Flint, MI—A court upheld an air permit for an asphalt plant bordering Flint’s north side this week, despite years of protest from local environmental justice advocates.

Judge David Newblatt of the 7th Circuit Court upheld the permit, issued by the Michigan Department of Environment, Great Lakes, and Energy (EGLE) to Ajax Materials Corporation for a hot mix asphalt plant, on June 20, 2023. 

Oral arguments in the case were presented in April, with Ajax arguing the permit was too restrictive; the City of Flint and environmental groups arguing its approval should be reversed and revisited; and EGLE arguing that the agency met its mandate and granted Ajax a permit with the appropriate level of restrictions. The court ultimately sided with EGLE this week.

Ajax proposed the asphalt plant, which is located directly across Flint’s border in Genesee Township, in December 2020. By the summer of 2021, it had garnered criticism from a nearby prayer center, local Flint organizers and residents prior to EGLE’s permit approval on Nov. 15, 2021. 

At the time, community groups called building the plant an act of “environmental racism,” citing the location’s proximity to a predominantly Black, low-income neighborhood within the City of Flint and reports showing adverse health effects and lowered property values near such facilities.

In his opinion, Newblatt cited a host of law limiting what he could rule on in the case, noting that he was “aware the permit is controversial” but the court’s role “is a narrow one.”

“It is not to decide whether issuing the permit was right or wrong. It is not the role of the Court to determine proper policy as to the regulatory burden affecting businesses. Nor is the Court authorized to judge whether the decision was environmentally just or fair to Flint and its residents in the moral sense. Rather, in this appeal, the Court is only to determine whether EGLE’s decision was authorized by law.”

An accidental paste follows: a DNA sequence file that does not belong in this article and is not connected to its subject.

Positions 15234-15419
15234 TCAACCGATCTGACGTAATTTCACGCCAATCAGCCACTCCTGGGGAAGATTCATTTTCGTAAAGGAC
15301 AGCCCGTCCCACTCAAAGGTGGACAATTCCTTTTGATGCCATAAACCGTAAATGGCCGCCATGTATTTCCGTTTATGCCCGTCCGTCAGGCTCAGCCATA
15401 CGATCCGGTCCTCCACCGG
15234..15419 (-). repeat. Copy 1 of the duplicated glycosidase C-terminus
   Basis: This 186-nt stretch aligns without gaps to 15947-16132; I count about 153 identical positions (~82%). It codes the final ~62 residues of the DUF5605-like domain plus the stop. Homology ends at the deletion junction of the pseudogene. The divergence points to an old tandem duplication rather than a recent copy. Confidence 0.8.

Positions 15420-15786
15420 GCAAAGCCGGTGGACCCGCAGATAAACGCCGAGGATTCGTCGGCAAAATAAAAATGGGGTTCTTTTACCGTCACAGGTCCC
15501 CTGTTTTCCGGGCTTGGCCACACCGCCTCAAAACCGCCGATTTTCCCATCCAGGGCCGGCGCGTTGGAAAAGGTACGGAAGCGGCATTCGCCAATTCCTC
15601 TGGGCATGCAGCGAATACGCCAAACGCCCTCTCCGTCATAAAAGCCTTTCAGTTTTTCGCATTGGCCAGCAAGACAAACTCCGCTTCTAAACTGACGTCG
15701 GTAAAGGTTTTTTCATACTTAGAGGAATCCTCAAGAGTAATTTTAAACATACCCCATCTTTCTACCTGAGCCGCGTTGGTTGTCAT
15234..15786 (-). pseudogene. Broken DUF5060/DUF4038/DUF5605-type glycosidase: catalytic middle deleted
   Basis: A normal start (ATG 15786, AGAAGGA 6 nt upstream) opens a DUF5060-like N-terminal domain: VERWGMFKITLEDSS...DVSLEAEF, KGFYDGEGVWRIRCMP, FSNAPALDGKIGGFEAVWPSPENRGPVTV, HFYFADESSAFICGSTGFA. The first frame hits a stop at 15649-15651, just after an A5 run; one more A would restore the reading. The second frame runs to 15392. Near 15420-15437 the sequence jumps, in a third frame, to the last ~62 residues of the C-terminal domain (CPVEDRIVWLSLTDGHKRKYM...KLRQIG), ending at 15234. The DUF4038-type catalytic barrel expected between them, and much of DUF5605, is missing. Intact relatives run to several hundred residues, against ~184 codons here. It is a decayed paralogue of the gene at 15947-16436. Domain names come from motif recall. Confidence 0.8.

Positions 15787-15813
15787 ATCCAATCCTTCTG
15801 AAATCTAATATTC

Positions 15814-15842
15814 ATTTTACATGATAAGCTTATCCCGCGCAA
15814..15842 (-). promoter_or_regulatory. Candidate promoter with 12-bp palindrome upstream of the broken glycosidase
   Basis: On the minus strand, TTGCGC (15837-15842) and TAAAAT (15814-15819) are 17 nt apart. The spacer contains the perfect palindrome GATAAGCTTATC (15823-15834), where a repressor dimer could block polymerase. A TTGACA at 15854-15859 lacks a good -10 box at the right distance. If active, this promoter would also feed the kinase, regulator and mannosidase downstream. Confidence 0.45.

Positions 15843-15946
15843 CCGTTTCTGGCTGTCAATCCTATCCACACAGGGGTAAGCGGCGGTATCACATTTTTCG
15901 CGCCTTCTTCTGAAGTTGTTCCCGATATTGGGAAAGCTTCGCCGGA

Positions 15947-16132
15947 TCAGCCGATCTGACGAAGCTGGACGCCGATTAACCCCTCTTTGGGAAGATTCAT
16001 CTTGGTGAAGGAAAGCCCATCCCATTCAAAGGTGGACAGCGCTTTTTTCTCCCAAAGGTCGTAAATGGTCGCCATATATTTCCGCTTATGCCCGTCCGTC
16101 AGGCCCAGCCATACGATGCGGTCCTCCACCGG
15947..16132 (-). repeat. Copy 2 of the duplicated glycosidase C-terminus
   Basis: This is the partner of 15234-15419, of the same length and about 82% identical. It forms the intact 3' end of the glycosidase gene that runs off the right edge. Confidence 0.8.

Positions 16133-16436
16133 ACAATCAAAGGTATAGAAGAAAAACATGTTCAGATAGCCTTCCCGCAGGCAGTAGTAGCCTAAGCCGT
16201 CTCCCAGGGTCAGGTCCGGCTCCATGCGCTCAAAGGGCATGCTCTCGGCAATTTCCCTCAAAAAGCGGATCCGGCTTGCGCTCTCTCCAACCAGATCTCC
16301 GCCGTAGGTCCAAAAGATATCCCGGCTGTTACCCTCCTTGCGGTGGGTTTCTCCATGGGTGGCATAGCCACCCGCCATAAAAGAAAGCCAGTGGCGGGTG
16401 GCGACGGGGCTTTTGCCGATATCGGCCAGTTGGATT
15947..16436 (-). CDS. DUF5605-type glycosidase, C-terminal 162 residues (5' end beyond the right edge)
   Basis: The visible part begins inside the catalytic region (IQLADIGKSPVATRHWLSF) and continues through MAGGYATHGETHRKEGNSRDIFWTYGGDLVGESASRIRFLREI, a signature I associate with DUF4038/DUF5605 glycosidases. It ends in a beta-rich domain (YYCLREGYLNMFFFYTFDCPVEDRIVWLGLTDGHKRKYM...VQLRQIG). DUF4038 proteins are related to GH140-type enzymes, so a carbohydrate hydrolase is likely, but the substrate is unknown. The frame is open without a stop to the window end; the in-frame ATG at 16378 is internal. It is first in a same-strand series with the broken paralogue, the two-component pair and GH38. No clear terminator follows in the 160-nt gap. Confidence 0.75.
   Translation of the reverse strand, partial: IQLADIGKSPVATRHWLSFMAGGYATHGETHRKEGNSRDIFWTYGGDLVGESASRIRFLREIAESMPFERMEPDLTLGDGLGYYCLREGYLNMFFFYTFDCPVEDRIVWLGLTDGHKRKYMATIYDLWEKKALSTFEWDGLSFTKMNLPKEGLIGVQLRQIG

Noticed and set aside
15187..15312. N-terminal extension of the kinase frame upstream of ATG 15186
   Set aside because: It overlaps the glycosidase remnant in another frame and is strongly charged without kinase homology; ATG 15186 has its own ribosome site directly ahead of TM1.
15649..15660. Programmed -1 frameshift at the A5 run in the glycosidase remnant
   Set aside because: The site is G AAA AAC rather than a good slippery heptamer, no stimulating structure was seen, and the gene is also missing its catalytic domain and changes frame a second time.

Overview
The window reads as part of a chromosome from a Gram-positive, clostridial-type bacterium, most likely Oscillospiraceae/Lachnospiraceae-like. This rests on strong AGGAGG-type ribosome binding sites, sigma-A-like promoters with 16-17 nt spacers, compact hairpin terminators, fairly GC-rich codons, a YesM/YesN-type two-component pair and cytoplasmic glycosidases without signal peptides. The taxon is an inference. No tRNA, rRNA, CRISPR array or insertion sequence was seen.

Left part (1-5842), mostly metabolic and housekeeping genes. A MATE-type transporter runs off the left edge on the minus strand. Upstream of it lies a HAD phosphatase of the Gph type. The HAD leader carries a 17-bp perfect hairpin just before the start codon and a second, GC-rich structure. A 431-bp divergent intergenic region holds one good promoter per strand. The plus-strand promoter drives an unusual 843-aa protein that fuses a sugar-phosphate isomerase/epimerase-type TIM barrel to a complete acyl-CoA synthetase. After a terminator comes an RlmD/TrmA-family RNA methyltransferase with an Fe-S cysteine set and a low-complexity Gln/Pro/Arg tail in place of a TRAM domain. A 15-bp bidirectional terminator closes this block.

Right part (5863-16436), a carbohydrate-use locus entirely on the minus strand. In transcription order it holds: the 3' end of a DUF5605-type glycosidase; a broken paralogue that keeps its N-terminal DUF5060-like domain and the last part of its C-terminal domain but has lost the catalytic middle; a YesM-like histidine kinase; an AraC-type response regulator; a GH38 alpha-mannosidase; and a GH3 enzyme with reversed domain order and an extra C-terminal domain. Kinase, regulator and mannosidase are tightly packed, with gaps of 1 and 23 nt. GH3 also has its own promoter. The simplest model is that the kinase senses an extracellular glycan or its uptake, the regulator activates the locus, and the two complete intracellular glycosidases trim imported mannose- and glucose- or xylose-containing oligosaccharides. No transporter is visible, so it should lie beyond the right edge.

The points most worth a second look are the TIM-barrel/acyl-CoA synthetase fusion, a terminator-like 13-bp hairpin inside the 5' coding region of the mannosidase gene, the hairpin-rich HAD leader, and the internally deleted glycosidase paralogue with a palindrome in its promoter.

Excerpt from Judge David Newblatt’s opinion in appeal of Ajax Material Corporation’s permit case, emphasis Newblatt’s own

In response to Newblatt’s ruling, Mona Munroe-Younis, executive director of the Environmental Transformation Movement of Flint said, “We are heartbroken by the court’s decision not to protect a wonderful and vulnerable community from yet more air contaminants. But it’s a relief that the plant will be forced to operate under stricter pollution controls than what Ajax sought and what EGLE would have permitted had residents not pushed back.”

Monroe-Younis’ organization was one of several community groups appealing the plant’s permit, which also include St. Francis Prayer Center, Flint Rising, Michigan United and C.A.U.T.I.O.N. 

In addition to challenging the permit, the groups have also filed separate Title VI civil rights complaints with the Environmental Protection Agency (EPA) and the Department of Housing and Urban Development (HUD), alleging racism by local agencies in the plant’s location. 

The groups are represented by Earthjustice, Great Lakes Environmental Law Center and the National Housing Law Project, some of whose representatives noted that Newblatt’s ruling highlighted the need for the national-level cases.

“The fact that EGLE has acknowledged environmental justice concerns with this asphalt plant and decided to go ahead and permit it anyway reflects a much larger problem,” said John Petoskey, associate attorney at Earthjustice. “This case shows how the state permitting process fails to protect communities, and that’s why federal action is needed.”

Timna Axel, public affairs and communications strategist for Earthjustice, told Flint Beat their clients are “considering all options, including appealing this decision.”

Axel also said that the hoped-for outcome, whether through the pending Title VI cases or appealing the ruling of this one, is Flint residents’ “access to clean air” and “specific reforms to overhaul EGLE’s entire statewide air permitting program, which is discriminatory.”

Ajax’s attorney did not respond to Flint Beat’s request for comment by press time, nor did the communications director for the City of Flint.

“EGLE is pleased with the decision affirming the agency properly followed all applicable laws in considering and issuing this permit – including the site-specific protections the company challenged as being too restrictive,” EGLE communications manager Hugh McDiarmid Jr. shared in an emailed statement on the ruling. “EGLE recognizes the area’s history, challenges and the health burdens that exist in Flint and will continue to require compliance with environmental laws and enforce permit conditions protective of the community.”

Kate is Flint Beat's associate editor. She joined the team as a corps member of Report for America, a national service program that places journalists into local newsrooms to report on under-covered issues....